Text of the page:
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Readings. Readings. Chapter 13 Decision Analysis. Overview. Overview. Overview. Decision Formulation. Decision Formulation. Decision Formulation. Overview

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slide1

Readings

  • Readings
  • Chapter 13
  • Decision Analysis
slide2

Overview

  • Overview
slide4

Decision Formulation

  • Decision Formulation
slide5

DecisionFormulation

Overview

Decision Formulation lists alternatives, uncertain states of nature (hot, cold, …), and resulting consequences. Decision Formulation is especially important when a decision is unprecedented (outside your experience).

slide6

DecisionFormulation

  • Decision theory and decision analysis help people (including business people) make better decisions.
    • They identify the best decision to take.
    • They assume an ideal decision maker:
      • Fully informed about possible decisions and their consequences.
      • Able to compute with perfect accuracy.
      • Fully rational.
  • Decisions can be difficult in two different ways:
    • The need to use game theory to predict how other people will respond to your decisions.
    • The consequence of decisions, good and bad, are stochastic.
      • That is, consequences depend on decisions of nature.
slide7

DecisionFormulation

  • A decision problem is characterized by decision alternatives, states of nature (decisions of nature), and resulting payoffs.
  • The decision alternatives are the different possible actions or strategies the decision maker can employ.
  • The states of naturerefer to possible future events (rain or sun) not under the control of the decision maker.
    • States of nature should be defined so that they are mutually exclusive (one or the other) and collectively exhaustive (one will happen).
      • There will be either rain or sun, but not both.
slide8

DecisionFormulation

  • The consequence resulting from a specific combination of a decision alternative and a state of nature is a payoff.
  • Payoffs can be expressed in terms of profit, cost, time, or distance.
  • For a single (one-shot) decision, a payoff table shows payoffs for all combinations of decision alternatives and states of nature.
  • For a sequence of decisions, a game tree shows payoffs for all combinations of decision alternatives and states of nature.
slide9

Decision Making without Probabilities

  • Decision Making without Probabilities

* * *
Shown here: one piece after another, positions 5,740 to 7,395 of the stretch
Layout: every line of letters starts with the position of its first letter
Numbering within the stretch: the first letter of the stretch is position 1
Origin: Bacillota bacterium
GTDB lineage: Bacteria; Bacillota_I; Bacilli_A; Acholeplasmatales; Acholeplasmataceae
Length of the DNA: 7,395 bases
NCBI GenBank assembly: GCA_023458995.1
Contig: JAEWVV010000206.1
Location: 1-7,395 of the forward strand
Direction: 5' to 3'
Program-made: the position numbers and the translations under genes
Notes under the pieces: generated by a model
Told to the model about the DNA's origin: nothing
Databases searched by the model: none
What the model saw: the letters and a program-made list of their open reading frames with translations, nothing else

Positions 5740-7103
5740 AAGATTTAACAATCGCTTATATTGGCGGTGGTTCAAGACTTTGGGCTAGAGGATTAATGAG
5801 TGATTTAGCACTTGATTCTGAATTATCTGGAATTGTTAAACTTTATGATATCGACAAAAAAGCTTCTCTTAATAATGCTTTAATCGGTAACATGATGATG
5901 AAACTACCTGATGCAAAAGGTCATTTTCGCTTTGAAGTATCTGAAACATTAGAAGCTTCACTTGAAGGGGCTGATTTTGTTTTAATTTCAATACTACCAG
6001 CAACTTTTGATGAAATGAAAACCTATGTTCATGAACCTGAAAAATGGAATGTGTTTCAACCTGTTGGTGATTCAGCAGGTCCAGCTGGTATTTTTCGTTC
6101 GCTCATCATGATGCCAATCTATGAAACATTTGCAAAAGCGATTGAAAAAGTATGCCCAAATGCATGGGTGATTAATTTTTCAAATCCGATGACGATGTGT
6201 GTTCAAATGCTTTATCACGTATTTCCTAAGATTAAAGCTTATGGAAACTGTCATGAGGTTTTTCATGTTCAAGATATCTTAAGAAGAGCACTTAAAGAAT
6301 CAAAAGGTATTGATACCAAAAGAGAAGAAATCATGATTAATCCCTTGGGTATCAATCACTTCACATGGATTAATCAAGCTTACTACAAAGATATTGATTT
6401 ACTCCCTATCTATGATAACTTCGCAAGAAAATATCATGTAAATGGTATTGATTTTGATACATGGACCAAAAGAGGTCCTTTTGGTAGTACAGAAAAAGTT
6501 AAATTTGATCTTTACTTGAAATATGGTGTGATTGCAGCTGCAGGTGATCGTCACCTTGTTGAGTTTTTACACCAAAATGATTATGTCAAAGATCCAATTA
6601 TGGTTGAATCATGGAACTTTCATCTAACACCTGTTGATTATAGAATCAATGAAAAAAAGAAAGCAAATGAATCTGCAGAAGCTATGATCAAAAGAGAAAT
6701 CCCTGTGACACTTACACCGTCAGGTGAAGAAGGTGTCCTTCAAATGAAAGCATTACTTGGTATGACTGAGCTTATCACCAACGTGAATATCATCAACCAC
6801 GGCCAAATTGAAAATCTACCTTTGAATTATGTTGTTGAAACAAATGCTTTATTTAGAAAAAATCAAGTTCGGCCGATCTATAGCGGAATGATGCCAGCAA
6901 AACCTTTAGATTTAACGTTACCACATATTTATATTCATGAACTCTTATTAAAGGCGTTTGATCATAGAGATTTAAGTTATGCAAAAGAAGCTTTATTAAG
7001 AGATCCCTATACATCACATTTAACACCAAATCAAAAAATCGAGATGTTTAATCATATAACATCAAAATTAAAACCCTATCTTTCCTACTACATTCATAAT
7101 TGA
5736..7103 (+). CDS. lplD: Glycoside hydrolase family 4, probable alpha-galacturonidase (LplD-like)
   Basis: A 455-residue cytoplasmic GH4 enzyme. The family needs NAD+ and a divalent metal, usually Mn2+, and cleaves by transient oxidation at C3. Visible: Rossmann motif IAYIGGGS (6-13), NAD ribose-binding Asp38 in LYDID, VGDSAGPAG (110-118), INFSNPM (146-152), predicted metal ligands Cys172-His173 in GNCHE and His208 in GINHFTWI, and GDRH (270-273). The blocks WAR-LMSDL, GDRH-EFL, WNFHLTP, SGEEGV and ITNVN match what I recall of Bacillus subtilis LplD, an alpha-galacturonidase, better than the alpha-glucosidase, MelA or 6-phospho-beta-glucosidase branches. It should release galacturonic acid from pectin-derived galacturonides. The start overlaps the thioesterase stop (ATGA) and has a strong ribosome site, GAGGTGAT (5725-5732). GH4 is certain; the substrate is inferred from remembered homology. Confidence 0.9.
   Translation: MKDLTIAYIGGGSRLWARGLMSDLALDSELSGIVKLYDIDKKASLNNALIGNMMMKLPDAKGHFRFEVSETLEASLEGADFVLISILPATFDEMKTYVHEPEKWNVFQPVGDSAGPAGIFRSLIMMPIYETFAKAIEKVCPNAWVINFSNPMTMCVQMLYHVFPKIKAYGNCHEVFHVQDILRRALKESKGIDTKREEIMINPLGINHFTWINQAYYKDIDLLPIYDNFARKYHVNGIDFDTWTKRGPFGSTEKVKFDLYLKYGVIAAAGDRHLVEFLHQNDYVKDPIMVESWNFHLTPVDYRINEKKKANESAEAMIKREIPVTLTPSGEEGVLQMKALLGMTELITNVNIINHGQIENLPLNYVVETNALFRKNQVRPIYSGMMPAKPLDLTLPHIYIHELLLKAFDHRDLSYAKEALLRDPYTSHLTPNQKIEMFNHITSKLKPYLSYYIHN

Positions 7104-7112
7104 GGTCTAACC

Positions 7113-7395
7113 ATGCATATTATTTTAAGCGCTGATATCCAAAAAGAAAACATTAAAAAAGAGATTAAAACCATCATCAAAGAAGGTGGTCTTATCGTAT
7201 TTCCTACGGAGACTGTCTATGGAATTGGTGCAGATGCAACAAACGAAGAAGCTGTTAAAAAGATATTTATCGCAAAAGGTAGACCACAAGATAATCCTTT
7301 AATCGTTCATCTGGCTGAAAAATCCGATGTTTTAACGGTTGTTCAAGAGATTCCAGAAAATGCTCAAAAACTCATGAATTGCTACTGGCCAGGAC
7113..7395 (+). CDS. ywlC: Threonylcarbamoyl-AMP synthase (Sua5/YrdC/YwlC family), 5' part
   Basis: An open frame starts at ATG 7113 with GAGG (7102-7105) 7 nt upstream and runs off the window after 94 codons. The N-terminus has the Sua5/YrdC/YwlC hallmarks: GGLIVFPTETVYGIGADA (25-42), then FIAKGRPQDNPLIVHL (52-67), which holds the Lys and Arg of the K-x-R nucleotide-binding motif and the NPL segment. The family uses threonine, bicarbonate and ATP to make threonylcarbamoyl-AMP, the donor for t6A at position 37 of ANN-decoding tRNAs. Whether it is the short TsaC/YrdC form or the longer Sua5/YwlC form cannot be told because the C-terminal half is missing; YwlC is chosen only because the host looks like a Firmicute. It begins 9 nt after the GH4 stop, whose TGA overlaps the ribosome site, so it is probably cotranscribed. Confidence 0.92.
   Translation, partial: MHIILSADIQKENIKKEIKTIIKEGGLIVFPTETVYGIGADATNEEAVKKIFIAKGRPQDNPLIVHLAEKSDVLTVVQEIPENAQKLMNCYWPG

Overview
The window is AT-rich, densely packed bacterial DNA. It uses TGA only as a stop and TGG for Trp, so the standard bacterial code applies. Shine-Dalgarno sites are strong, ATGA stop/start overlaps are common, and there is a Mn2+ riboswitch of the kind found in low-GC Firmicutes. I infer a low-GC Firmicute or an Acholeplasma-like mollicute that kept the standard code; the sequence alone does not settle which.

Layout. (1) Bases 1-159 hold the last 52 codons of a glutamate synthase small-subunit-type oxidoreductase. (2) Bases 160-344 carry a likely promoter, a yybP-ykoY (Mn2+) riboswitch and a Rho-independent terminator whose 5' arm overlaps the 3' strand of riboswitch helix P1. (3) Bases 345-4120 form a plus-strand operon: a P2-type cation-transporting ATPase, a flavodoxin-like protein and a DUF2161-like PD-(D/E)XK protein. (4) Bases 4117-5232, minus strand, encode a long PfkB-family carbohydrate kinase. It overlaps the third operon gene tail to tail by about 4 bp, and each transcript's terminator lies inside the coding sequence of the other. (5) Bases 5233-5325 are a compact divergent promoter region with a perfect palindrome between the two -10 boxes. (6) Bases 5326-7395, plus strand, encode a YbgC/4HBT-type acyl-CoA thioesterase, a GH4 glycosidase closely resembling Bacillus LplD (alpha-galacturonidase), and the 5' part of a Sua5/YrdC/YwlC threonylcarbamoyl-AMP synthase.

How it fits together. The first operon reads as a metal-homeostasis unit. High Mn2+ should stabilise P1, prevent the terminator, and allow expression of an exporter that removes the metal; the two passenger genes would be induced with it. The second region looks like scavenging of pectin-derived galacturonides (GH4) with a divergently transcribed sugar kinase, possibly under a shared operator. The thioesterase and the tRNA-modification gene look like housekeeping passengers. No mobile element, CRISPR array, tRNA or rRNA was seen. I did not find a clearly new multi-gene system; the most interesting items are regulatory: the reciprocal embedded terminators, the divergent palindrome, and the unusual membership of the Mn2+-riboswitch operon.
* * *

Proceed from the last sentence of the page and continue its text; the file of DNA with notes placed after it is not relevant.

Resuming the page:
slide10

Decision Making without Probabilities

Overview

Decision Making without Probabilities assigned to the states of nature is possible for optimists (who assume the best happens) and for pessimists (who assume the worst happens).

slide11

Decision Making without Probabilities

  • Two commonly used criteria for decision making do not require probability information regarding the likelihood of the states of nature:
    • the optimisticapproach.
    • the conservative(or pessimistic) approach.
slide12

Decision Making without Probabilities

  • The optimistic approach would be used by an optimistic decision maker.
  • The decision with the largest possible payoff is chosen.
    • For example, play the lottery whenever possible.
    • Other examples?
  • If the payoff table were in terms of costs, the decision with the lowest cost would be chosen.
    • For example, buy the cheapest car (and hope it gets you to work).
    • Other examples?
slide13

Decision Making without Probabilities

  • The conservative approach would be used by a conservative (or pessimistic) decision maker.
  • For each decision the minimum payoff is listed and then the decision corresponding to the maximum of these minimum payoffs is selected. (Hence, the minimum possible payoff is maximized.)
    • For example, drive a Hummer at low speeds on surface streets because you might die if you drive a Honda at high speeds on the freeway.
  • If the payoff were in terms of costs, the maximum costs would be determined for each decision and then the decision corresponding to the minimum of these maximum costs is selected. (Hence, the maximum possible cost is minimized.)
    • For example, buy a television with proven low maintenance cost.
slide14

Decision Making without Probabilities

Question: Consider the following problem with three decision alternatives and three states of nature with the following payoff table representing profits:

slide15

Decision Making without Probabilities

An optimistic decision maker would use